Joseph Chestnutt Sumner Jr.

Joseph Chestnutt Sumner Jr. was born to Joseph Chestnutt Sumner Sr. and Mary Kight in Burke County, Georgia on September 15, 1793. Joseph Sumner was a tall man, he was a veteran of the Creek Indian War and was one of the first of Inferior Court Judges of Worth. He served in the establishing of the County. He was one of the outstanding citizens of this area, many of his posterity have done him honor. His father, Joseph Sumner, of Emanuel County was a revolutionary soldier.

Through the years


Joseph Chestnutt Sumner Jr married Mahala Smith in Emanuel County, Georgia on the 19th of April 1813. Mahala Smith was born on the 11th of October 1799. Joseph and Mahala Sumner had 17 children; 14 reached maturity with 3 dying young.


Death and Burial

Joseph Chestnutt Sumner Jr died on the 14th of June 1880 and is buried in the Joseph Sumner Family Cemetery, Sumner, Worth County, Georgia. Mahala Smith died 30 March 1882 and is buried with her husband.

Sumner Family of Worth County, Georgia


The Sumner family and its wide connections, is one of the largest and most influential families of this county, and of the state. The first one of the family to come to this part of the state was Joseph Sumner, Jr., and wife, Mahala (Smith) Sumner. They immigrated here about 1830 from Emanuel County, with several children, stock and other property. White's History of Georgia gives him as one of the earliest settlers of Irwin County. He was later cut off into this county when it was organized, making him among Worth's first settlers.

Joseph Sumner Jr, was the son of Joseph Sumner Sr, of Emanuel County, Georgia. As one of Georgia's Revolutionary soldiers, he drew land twice in that county for service in the Revolutionary War. This is found in the office of the Secretary of Sate. The last draw was in 1827 shortly before his death in 1827. His will is to be found in Emanuel County court house.

Joseph Sumner Jr was on of the executors of his will. Joseph Sumner Jr and wife, Mahala Smith Sumner, had a large family of seventeen children. He and his wife and many of his descendants are buried in the family graveyard near his home a few miles north of Sumner.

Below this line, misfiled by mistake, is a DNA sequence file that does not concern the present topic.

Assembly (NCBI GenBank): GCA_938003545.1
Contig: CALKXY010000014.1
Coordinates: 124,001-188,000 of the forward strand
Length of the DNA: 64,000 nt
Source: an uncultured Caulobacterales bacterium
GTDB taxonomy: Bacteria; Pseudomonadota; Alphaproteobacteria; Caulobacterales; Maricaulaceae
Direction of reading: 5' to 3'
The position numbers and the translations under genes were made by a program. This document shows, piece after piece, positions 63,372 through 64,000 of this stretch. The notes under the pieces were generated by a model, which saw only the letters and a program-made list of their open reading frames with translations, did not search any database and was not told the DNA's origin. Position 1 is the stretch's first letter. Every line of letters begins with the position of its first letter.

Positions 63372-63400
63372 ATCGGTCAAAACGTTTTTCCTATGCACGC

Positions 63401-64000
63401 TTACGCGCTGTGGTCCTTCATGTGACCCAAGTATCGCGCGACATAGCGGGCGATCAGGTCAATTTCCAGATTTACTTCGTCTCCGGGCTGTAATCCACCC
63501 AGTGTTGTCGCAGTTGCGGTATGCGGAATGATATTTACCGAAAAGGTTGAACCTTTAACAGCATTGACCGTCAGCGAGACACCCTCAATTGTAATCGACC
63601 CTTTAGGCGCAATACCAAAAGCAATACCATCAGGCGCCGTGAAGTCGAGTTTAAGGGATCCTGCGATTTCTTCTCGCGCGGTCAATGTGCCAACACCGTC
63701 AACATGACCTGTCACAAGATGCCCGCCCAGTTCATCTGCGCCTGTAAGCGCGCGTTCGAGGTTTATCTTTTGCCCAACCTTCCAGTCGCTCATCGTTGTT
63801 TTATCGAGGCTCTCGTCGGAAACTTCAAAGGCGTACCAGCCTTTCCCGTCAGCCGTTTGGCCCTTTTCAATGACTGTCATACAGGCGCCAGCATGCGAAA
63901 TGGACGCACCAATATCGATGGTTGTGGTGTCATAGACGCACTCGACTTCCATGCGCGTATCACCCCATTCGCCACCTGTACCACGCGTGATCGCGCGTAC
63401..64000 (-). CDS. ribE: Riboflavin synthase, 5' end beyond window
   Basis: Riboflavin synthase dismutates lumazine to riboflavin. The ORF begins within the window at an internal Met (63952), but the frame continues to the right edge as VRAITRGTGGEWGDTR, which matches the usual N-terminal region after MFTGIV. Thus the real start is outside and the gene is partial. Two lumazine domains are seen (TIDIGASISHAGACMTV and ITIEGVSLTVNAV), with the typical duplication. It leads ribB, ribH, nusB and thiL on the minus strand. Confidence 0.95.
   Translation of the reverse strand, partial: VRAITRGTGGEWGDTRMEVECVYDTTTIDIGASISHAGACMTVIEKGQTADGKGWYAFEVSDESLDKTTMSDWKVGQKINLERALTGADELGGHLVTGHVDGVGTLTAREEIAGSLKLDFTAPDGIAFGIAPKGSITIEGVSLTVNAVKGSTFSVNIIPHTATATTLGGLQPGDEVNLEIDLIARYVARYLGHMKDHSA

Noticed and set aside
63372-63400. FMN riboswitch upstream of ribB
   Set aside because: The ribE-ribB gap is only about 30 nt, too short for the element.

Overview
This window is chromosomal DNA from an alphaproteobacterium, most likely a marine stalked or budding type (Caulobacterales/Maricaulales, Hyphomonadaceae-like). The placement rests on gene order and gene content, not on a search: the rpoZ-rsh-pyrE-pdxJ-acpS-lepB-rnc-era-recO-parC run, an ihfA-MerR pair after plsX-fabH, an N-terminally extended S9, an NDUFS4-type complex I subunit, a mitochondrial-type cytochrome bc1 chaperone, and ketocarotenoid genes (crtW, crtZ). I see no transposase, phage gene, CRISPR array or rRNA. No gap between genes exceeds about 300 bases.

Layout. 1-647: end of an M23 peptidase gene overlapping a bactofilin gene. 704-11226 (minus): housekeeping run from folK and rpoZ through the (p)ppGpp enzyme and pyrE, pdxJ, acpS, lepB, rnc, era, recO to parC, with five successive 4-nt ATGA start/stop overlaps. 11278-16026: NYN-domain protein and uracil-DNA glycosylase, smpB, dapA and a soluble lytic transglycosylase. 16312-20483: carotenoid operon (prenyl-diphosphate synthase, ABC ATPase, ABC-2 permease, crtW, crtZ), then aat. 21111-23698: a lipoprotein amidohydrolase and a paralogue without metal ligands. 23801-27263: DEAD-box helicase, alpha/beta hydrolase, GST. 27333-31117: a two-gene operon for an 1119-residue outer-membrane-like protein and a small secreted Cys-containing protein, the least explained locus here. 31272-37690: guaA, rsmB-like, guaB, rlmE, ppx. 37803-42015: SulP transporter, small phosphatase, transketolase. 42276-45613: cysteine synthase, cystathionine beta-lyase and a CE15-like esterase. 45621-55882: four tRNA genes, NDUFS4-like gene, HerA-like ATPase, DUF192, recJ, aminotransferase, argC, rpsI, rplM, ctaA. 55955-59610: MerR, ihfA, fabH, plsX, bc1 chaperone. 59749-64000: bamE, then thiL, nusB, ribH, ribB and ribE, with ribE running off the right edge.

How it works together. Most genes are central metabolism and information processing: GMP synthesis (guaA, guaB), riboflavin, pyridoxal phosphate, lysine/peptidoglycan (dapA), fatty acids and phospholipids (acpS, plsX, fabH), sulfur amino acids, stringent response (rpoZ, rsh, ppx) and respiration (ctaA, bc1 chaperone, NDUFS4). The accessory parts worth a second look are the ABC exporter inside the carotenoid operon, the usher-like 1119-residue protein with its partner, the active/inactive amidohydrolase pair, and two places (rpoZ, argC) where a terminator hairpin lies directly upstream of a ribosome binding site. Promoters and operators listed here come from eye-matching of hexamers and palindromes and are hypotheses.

His sons are found among the first officers of Worth County.

  • Daniel S. Sumner, Tax Collector from 1856-1860; Treasurer from 1873-1875.
  • George W. Sumner, Tax Collector 1866; Tax Receiver 1877.
  • Joseph M. Sumner, youngest son, was Representive in the State Legislature in 1880-'81.
  • W. J. Sumner, grandson, Ordinary, 1893.
  • George S. Sumner, grandson, Treasurer, 1887.
  • Joseph L. Sumner, grandson, Representative from the county in 1894-'95.
  • John N. Sumner, grandson, has been Sheriff of Worth with the exception of four years since 1900 to date, 1934.
  • Dr. Gordon S. Sumner, great-grandson, was Representative from the County, 1913 to 1917, and elected to represent the County 1933 to 1934, and seved 22 months in the World War as Medical Officer, 1st Lieutenant.
  • Colonel Walter R. Sumner, great-grandson, was County Superintendent of Schools of Worth with the exception of one term from 1911 until his death in 1931.

The descendants of Joseph Sumner who served in the Southern Army during the Civil War, Muster Roll of Militia District 1125, G. M., Worth.

  • Daniel S. Sumner
  • Joseph M. Sumner
  • John C. Sumner-Sometimes called Jack
  • William R. Sumner
  • Berrian Sumner
  • Mathew Sumner

Muster Roll of 867 G. M. District, Worth County, Georgia

  • Orderly Sargeant George W. Sumner
  • Gordon Sumner

Miss Estelle Sumner, great-granddaughter of Joseph Sumner, was the only woman from Worth County to go to the World War as a nurse doing oversea duty in the American Red Cross. She is presently living at Jacksonville, Florida. She married T. L. Caldwell a few years ago.

Colonel Will S. Sumner, a grandson, who is Postmaster of Poulan.

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